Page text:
Government teams up with midwives, health experts, and academics to investigate BAME maternal mortality

Tragic maternal deaths now occur in less than 1 in 10,000 pregnancies. 209 mothers died in the UK from pregnancy-related causes from 2015 to 2017.

During this period more than 2.2 million women gave birth in the UK.

Evidence points to a concerning disparity in maternal mortality between Black women and White women. Black British mothers are five times more likely to die in pregnancy or six weeks after childbirth, than White women. Women of mixed ethnicity have three times the risk, and Asian women almost twice the risk. 

BAME women are also at an increased risk of having a pre-term birth, stillbirth, neonatal death or a baby born with low birth weight.

The Government has set up a new model of community hubs, which bring a range of perinatal and sometimes intrapartum care services together in one setting closer to women’s homes to identify potential problems sooner. They have been opened across the country, with over 100 new hubs open as of December 2019.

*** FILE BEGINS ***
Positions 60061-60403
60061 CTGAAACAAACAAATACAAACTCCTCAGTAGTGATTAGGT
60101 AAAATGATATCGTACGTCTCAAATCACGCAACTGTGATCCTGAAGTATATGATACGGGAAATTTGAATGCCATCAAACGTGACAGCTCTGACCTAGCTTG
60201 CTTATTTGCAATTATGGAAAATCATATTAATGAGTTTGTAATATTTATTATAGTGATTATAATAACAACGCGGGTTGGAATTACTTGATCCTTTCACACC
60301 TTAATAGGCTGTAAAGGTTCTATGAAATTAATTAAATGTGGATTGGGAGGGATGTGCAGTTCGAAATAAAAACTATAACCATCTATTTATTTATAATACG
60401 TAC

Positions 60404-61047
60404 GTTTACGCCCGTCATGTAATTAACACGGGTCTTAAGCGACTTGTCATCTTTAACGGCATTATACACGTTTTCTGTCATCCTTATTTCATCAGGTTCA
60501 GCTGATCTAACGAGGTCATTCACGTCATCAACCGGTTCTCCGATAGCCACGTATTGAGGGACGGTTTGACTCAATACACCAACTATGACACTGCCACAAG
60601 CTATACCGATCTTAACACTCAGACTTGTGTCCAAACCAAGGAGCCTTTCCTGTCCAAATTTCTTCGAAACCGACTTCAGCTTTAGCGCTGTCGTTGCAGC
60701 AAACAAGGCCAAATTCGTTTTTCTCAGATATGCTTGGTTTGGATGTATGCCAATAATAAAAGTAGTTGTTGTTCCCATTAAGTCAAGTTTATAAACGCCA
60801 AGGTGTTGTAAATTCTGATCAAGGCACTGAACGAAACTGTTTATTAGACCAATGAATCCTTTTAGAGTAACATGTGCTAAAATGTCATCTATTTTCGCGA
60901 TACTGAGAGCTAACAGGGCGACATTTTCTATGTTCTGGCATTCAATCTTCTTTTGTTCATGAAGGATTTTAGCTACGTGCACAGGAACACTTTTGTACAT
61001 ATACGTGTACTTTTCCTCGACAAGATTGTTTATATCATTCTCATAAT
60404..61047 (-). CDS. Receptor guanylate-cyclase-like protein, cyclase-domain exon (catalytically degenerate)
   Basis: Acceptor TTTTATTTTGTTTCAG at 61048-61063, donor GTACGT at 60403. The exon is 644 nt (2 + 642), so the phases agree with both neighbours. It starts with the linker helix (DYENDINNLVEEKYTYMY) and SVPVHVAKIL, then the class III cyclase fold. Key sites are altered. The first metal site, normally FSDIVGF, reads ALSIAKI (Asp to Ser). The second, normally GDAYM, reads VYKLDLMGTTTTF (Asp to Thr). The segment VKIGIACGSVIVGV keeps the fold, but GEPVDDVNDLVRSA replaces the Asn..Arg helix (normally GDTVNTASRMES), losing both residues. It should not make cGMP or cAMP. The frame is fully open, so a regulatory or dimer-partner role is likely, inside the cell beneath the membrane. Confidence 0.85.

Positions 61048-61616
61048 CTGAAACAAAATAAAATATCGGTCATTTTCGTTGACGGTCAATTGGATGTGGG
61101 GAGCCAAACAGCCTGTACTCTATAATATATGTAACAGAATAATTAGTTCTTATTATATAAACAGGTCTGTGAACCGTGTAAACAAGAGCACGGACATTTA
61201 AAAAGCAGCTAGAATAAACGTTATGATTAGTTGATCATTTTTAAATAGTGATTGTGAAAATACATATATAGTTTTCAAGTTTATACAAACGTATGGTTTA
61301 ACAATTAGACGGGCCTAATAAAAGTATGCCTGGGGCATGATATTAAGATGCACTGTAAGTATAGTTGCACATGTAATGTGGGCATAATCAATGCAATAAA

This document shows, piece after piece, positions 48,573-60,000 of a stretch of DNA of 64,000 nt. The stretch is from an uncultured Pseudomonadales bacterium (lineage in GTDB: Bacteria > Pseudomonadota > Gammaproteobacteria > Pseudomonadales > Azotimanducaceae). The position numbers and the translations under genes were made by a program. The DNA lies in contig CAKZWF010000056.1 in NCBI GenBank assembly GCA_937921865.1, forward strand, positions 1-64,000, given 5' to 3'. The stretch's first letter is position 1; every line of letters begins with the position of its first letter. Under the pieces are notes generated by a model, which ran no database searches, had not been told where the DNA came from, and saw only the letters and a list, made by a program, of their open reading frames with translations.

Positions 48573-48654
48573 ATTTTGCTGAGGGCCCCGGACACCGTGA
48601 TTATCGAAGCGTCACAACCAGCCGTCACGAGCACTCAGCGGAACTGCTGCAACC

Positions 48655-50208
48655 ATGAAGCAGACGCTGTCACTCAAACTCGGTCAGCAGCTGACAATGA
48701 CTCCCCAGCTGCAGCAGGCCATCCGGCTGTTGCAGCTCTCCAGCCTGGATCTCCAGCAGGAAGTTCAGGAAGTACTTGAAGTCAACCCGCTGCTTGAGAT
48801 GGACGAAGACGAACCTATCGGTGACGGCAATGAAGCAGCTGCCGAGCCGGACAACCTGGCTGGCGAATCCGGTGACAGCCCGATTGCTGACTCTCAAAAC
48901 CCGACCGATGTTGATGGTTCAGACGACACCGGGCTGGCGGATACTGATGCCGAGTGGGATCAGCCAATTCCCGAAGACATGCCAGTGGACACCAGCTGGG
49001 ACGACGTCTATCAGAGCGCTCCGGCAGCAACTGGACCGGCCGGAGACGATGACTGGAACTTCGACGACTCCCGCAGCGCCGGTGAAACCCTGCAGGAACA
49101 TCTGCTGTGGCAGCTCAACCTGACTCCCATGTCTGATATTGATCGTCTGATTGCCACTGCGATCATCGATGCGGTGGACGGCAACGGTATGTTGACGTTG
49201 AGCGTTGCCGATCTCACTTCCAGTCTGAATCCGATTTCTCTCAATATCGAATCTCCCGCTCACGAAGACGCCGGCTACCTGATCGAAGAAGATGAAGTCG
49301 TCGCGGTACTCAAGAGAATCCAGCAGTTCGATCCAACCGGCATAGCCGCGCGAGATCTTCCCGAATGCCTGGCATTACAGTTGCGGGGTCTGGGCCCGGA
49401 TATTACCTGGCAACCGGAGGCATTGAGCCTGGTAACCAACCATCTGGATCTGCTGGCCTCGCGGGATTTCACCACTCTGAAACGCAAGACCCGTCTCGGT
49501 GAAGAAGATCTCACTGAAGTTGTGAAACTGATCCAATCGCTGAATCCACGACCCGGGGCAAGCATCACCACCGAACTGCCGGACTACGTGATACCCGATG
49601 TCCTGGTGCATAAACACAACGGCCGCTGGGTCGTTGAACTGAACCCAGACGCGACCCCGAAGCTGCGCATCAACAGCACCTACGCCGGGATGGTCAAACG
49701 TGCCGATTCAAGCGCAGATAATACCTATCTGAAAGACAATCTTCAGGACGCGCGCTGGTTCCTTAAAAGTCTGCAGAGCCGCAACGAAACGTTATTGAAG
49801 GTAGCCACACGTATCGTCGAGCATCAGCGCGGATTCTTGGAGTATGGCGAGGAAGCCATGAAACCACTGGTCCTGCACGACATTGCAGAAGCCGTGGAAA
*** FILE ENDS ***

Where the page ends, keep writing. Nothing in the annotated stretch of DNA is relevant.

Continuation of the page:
This is part of the aim to half stillbirths, maternal mortality, neonatal mortality and serious brain injury by 2025. Recommendations from the landmark National Maternity Review: Better Births are being implemented through Local Maternity Systems – bringing together the NHS, local authorities and other local partners to ensure mother and baby receive seamless care.

A roundtable will now assemble experts to understand exactly what more can be done to ensure every mother and baby receives the best and safest maternity care.

Minister for Equalities Kemi Badenoch said: “The government takes the issue of maternal mortality very seriously. We have brought the numbers down significantly and want mothers and children of all backgrounds to know we continue to do more.”